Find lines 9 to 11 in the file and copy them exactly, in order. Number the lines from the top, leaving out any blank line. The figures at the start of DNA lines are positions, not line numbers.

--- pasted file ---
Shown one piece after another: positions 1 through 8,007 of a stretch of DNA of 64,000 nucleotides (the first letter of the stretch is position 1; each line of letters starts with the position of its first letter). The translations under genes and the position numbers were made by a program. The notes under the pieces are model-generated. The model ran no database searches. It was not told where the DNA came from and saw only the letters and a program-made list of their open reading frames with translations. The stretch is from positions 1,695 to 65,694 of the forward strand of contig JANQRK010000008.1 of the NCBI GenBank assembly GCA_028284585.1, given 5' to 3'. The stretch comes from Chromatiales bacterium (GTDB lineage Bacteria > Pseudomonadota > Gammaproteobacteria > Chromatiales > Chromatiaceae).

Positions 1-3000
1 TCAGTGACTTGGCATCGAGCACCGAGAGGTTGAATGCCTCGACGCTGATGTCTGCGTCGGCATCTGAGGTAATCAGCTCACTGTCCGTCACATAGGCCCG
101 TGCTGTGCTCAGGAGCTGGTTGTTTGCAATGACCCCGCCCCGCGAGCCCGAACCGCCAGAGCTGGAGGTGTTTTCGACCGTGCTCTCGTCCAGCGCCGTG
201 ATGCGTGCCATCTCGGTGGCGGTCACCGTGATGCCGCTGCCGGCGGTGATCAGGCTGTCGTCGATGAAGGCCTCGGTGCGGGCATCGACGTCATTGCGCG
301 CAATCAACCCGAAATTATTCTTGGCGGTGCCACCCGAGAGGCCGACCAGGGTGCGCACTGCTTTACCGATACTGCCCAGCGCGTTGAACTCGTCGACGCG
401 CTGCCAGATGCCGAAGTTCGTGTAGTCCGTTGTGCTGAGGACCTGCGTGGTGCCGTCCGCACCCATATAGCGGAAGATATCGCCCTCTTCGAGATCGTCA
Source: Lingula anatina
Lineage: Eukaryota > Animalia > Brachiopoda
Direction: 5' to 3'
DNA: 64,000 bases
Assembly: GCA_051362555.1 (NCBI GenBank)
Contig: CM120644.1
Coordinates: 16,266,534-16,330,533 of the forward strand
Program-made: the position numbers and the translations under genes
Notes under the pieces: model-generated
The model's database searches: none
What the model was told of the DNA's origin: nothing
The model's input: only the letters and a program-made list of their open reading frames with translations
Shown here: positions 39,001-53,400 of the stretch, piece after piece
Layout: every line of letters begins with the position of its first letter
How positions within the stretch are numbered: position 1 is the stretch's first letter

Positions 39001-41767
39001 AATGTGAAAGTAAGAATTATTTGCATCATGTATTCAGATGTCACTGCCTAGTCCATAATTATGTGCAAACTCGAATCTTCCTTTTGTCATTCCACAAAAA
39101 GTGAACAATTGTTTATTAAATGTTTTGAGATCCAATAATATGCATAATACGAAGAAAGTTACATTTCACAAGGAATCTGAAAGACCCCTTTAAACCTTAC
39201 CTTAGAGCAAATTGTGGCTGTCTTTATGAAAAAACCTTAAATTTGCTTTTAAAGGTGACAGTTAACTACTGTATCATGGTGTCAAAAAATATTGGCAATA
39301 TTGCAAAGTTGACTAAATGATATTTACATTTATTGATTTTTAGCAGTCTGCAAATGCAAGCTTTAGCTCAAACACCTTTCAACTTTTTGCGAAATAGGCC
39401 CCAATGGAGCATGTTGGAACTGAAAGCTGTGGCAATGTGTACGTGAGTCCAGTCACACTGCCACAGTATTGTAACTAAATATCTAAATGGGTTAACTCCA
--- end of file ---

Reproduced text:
Lineage: Eukaryota > Animalia > Brachiopoda
Direction: 5' to 3'
DNA: 64,000 bases